For many truckers, it's inevitable: the experience of being flagged down for a roadside inspection. While the process might seem daunting, understanding what these inspections entail can alleviate stress and set you up for success. Here's a deep dive into what every truck driver should know about roadside inspections in the U.S.
Understanding Roadside Inspections
Roadside inspections are routine checks of commercial vehicles and their drivers, carried out by the Motor Carrier Safety Assistance Program (MCSAP). Their primary purpose isn't to delay your deliveries, but to enhance road safety by reducing major truck mishaps.
While sometimes random, other times certain behaviors, like using your cellphone while driving or not wearing your seatbelt, can trigger these inspections. There's also an annual inspection blitz by the Commercial Vehicle Safety Alliance (CVSA) in early June.
What Happens During an Inspection?
The depth of the inspection varies:
North American Standard Inspection: The most thorough check involving 37 steps to evaluate both the truck and the driver.
Walk-Around Inspection: A casual look at the vehicle and/or the driver.
Driver Credential Inspection: Focuses on the driver's credentials only.
Special Inspections: Uncommon and often tied to specific trends or studies.
Vehicle Only Inspection: A thorough vehicle check excluding driver credentials.
Radioactive Materials Inspection: Only for trucks carrying radioactive waste.
Jurisdictional Mandated Inspection: Typically for non-trucking commercial vehicles.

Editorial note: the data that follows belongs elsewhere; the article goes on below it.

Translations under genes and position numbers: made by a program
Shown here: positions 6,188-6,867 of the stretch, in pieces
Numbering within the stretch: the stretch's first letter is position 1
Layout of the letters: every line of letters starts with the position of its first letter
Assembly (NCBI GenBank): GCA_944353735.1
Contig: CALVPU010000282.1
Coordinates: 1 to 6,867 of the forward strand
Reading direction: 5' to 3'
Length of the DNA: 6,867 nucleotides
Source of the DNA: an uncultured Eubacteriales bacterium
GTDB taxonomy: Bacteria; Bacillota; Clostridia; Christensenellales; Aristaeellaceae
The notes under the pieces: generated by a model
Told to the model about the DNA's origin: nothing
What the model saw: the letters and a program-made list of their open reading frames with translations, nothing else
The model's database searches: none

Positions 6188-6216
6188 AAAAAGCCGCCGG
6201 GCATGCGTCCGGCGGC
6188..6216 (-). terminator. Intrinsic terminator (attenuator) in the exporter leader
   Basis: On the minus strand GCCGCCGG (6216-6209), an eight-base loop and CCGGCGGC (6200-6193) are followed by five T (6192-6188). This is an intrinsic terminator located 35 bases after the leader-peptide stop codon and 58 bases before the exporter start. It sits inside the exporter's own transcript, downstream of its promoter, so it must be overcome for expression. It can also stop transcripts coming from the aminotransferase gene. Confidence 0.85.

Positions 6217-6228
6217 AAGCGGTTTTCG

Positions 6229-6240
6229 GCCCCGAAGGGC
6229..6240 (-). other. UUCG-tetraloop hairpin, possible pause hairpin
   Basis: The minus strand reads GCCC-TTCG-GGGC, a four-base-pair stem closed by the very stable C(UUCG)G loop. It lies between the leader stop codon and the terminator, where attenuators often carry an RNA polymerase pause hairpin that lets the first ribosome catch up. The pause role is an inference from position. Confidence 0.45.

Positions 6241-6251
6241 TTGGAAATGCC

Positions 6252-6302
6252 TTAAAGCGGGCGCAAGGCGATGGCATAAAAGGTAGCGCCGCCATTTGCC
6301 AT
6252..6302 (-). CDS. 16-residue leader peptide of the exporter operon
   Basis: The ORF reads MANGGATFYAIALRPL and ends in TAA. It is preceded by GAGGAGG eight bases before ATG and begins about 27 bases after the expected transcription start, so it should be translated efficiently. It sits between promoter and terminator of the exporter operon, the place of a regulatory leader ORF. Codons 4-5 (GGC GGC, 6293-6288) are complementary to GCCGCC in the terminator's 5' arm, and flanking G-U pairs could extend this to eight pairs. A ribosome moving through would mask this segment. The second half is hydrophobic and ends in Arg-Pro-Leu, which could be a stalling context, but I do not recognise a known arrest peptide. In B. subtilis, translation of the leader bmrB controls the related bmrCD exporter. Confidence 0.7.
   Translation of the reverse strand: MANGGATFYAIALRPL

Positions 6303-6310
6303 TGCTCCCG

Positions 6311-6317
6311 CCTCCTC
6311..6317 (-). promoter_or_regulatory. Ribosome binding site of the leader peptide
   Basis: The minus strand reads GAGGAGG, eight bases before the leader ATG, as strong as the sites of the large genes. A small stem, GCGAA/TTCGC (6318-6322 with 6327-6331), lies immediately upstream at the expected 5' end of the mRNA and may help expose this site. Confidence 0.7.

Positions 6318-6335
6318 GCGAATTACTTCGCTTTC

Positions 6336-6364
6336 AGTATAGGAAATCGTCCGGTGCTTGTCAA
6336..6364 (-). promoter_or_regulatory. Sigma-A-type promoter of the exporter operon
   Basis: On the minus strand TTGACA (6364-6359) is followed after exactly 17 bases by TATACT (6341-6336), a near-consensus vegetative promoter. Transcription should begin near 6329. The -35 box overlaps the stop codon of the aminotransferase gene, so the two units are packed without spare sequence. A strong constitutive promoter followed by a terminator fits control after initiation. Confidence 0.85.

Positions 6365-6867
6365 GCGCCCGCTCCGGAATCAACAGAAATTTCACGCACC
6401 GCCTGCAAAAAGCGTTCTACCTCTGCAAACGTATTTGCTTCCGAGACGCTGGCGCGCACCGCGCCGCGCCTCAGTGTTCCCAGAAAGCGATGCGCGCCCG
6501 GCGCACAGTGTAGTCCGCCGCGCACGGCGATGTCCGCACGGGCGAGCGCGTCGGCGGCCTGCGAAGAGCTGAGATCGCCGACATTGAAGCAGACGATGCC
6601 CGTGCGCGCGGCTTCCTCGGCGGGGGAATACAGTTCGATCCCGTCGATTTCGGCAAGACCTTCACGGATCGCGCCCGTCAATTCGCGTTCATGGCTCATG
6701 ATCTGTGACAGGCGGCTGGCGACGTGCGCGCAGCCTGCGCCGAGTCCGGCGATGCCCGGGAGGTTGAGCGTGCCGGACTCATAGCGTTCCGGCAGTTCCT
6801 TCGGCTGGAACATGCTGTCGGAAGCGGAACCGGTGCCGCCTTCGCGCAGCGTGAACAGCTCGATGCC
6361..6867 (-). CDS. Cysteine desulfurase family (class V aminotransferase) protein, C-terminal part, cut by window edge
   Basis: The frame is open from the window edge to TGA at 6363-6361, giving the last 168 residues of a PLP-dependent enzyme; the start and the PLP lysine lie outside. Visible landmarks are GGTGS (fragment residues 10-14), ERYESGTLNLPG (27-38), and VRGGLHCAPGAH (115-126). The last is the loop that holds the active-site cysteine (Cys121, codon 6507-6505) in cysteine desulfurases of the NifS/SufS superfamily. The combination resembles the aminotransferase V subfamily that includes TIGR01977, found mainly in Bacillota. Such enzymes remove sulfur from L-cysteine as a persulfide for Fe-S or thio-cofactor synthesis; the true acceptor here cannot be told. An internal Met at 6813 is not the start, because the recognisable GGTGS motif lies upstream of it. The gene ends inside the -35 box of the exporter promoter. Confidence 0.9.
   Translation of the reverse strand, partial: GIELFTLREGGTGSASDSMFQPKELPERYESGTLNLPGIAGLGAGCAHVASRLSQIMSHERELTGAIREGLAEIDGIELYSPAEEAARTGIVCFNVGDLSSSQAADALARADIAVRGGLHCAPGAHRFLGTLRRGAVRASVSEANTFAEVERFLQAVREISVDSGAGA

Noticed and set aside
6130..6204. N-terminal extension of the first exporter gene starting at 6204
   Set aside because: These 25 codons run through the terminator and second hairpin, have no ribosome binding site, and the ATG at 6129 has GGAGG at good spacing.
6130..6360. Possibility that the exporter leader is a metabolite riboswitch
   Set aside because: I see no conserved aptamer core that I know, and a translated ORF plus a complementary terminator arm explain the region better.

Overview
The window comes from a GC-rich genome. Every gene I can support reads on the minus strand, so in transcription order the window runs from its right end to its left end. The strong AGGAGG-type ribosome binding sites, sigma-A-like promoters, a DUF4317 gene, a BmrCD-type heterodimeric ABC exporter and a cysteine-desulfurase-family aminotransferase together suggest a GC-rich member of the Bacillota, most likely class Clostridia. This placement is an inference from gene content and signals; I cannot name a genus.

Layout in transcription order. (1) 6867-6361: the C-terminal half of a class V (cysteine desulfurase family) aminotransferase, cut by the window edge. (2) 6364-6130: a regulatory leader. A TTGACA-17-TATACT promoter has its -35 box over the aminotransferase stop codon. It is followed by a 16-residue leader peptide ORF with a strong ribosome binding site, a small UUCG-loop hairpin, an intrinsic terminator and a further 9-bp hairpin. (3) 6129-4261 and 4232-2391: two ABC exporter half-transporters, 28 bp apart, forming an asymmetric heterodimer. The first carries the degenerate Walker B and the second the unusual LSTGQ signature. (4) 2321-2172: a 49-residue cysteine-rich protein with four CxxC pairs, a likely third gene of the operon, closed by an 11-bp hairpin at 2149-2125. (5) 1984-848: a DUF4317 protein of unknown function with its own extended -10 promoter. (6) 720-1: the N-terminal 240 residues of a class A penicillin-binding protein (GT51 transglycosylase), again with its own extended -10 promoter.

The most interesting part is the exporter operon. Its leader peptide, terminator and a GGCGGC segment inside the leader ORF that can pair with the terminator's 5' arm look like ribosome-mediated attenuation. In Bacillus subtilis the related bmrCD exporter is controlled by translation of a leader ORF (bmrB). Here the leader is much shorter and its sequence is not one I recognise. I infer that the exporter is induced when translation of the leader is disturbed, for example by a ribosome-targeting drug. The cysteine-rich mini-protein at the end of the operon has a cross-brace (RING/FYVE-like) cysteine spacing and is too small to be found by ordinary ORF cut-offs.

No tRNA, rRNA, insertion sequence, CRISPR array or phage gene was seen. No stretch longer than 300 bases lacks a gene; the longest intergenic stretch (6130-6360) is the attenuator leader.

Electronic Inspection: A newer method, done remotely and wirelessly.
Most truckers recognize only six of these types, with Level VII being irrelevant for most and Level VIII still gaining traction.
Prepping for Roadside Inspections: A Checklist
To ensure a smooth inspection:
Follow Local Traffic Laws: Adhere to speed limits, wear your seatbelt, and avoid texting while driving.
Maintain ELD Compliance: Ensure you're up-to-date with the Electronic Logging Device mandate. Only specific vehicles, like tow-trucks and those built before 2000, are exempt.
Organize Your Paperwork: Keep essential documents like your commercial driver's license, medical card, and hours of service records ready.
Stay Compliant with RODS and HOS: Update your Record of Duty Status daily and follow Hours of Service guidelines.
Know Your ELD Equipment: Familiarize yourself with the electronic logging system in your truck.
Inspect Your Truck Regularly: Before each trip, inspect your vehicle, ensuring tires, brakes, and headlights are in good condition.
Keep Your Truck Clean: A tidy truck makes inspections easier and paints you in a positive light.
Review the CVSA Inspection Manual: Familiarize yourself with the CVSA's guidelines to stay prepared.
Seek Expert Advice: If in doubt, consult professionals who specialize in compliance.
Why It's Vital to Stay Prepared
Being unprepared for a roadside inspection has its consequences. You could be marked out of service, resulting in delivery delays and potential fines. You'll also rack up CSA (Compliance, Safety, Accountability) points, affecting your overall driver score.
For those carrying hazardous materials, failing an inspection might lead to severe charges or even be taken off the road permanently.
In conclusion, roadside inspections are an integral aspect of trucking in the U.S. Remember, there's no harm in being inspected—only in being unprepared for one. Always be ready, and safe travels!